Death toll from dam break in northwest China rises


BEIJING -- Rescue workers have recovered 242 bodies with the death toll expected to swell higher from a dam break that inundated a rural township in northwest China, provincial officials said Monday.

The disaster struck when the Gouhou dam, which burst late Friday night and disgorged millions of gallons (liters) of water onto Gonghe township in northwest China's Qinghai province.


'Rescue workers have, by the latest count, fished out 242 bodies from the floodwaters, but those numbers are only through Sunday night,' said a reporter from the state-run Qinghai Daily in a telephone interview.

'Sometime after 10:00 at night water conservancy officials at the dam heard a huge noise, saw sparks flying from the top of the dam, and immediately alerted town officials' the official Qinghai Daily said in a report seen in Beijing Monday.

Government officials were still tight-lipped about cause of the dam's failure, but they said they expected the number of deaths since many farmers in the path of the torrent had not yet been located.

At least 330 people were reported injured as of Monday morning, said officials reached by telephone from Beijing.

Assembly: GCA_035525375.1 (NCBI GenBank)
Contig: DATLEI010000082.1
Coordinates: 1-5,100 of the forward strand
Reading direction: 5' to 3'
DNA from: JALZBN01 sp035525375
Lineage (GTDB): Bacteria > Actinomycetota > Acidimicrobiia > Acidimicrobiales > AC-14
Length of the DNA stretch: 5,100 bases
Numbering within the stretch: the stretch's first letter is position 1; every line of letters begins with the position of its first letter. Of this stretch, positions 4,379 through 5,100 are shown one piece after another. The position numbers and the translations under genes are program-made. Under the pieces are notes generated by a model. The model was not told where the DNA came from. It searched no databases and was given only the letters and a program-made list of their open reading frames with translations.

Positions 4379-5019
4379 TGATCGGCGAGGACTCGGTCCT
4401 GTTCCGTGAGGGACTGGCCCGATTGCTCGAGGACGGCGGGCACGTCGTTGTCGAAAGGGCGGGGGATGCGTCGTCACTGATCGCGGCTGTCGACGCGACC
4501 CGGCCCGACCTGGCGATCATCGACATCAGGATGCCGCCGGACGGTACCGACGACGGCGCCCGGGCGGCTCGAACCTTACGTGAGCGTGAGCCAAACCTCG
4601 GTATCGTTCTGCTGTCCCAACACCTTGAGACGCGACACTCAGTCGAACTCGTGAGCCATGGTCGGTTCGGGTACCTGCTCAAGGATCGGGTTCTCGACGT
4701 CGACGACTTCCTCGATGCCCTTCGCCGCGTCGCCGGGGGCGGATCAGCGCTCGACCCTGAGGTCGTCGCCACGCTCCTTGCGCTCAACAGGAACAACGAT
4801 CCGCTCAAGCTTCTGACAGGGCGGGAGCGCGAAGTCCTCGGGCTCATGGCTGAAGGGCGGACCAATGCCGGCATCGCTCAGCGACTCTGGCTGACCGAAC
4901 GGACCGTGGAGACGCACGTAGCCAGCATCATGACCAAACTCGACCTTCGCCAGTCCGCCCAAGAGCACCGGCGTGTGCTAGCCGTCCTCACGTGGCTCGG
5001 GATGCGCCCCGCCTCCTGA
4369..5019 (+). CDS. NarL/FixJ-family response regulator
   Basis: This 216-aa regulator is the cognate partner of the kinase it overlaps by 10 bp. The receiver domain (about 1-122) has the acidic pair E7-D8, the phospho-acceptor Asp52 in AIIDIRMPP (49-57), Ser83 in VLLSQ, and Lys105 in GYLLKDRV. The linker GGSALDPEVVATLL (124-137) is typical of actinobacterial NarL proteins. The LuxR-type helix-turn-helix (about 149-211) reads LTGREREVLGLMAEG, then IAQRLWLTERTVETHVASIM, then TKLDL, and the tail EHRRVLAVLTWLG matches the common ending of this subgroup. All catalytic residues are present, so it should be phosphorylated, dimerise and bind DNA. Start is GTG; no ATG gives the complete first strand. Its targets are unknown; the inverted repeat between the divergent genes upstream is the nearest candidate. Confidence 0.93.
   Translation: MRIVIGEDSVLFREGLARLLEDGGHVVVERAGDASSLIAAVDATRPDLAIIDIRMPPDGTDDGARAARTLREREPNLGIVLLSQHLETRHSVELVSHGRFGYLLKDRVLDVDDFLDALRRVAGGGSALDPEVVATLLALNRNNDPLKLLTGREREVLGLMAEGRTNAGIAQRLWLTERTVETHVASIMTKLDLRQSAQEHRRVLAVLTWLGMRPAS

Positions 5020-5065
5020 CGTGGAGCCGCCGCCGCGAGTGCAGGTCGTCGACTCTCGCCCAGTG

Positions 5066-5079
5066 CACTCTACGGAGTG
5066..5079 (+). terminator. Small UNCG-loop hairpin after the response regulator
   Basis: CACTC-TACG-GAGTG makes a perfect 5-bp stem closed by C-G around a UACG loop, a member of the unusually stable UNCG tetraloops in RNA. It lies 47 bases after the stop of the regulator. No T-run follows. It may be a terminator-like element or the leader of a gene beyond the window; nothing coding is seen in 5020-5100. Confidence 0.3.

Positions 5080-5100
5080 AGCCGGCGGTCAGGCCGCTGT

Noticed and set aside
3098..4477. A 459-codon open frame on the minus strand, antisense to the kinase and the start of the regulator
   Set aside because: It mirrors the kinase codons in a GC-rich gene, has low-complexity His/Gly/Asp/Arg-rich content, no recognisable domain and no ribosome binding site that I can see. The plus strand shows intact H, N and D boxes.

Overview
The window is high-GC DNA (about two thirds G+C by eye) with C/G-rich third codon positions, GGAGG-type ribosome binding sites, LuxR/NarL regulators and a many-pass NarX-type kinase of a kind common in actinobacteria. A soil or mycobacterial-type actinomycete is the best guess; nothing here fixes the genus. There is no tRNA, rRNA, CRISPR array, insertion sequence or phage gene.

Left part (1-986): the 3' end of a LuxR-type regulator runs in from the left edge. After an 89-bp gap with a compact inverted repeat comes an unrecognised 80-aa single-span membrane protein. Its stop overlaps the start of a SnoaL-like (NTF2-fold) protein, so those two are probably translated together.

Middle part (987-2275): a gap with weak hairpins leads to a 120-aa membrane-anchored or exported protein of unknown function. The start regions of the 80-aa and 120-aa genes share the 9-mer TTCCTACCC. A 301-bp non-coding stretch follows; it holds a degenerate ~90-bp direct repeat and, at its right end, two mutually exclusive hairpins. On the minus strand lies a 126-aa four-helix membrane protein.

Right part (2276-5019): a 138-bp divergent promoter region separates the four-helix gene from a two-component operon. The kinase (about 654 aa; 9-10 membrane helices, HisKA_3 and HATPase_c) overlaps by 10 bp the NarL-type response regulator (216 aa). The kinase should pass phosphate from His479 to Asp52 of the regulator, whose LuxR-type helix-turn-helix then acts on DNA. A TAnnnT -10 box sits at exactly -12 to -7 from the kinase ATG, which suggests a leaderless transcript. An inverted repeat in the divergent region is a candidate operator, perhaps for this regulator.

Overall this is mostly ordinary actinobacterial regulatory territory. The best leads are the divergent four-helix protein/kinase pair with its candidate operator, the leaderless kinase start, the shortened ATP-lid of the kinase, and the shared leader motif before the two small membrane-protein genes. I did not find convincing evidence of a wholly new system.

The flooding has also flooded at least 2,932 houses and damaged thousands more. Officials have not yet issued property damage estimates.

Gonghe, a township of at least 20,000 mostly ethnic Tibetan inhabitants, lies on the Qiapuqia River, a small tributary of the Yellow River that eventually empties into the East China Sea. The township was at one time part of the state of Tibet.

'The Qiapuqia River has broken through its banks in all low-lying areas in the township,' said Wang Yi, an official in the Qinghai Province Foreign Affairs Office.

'Farmers have lost their land, the water has raced through the town itself, and one whole metalwork factory near the river bank was almost completely washed away,' he said.

Military and citizen rescue workers ferried in relief supplies by Saturday morning, officials said, and communications systems in the county were restored by Monday morning.

But the painstaking task of digging out more dead bodies and recovering belongings continued, and officials said they could not provide and estimate of the final death toll.

Officials had no explanation for the rupture, but the

State Council, China's cabinet, ordered a team to Qinghai to investigate the cause of the rupture. Results of that study are expected some time this week.


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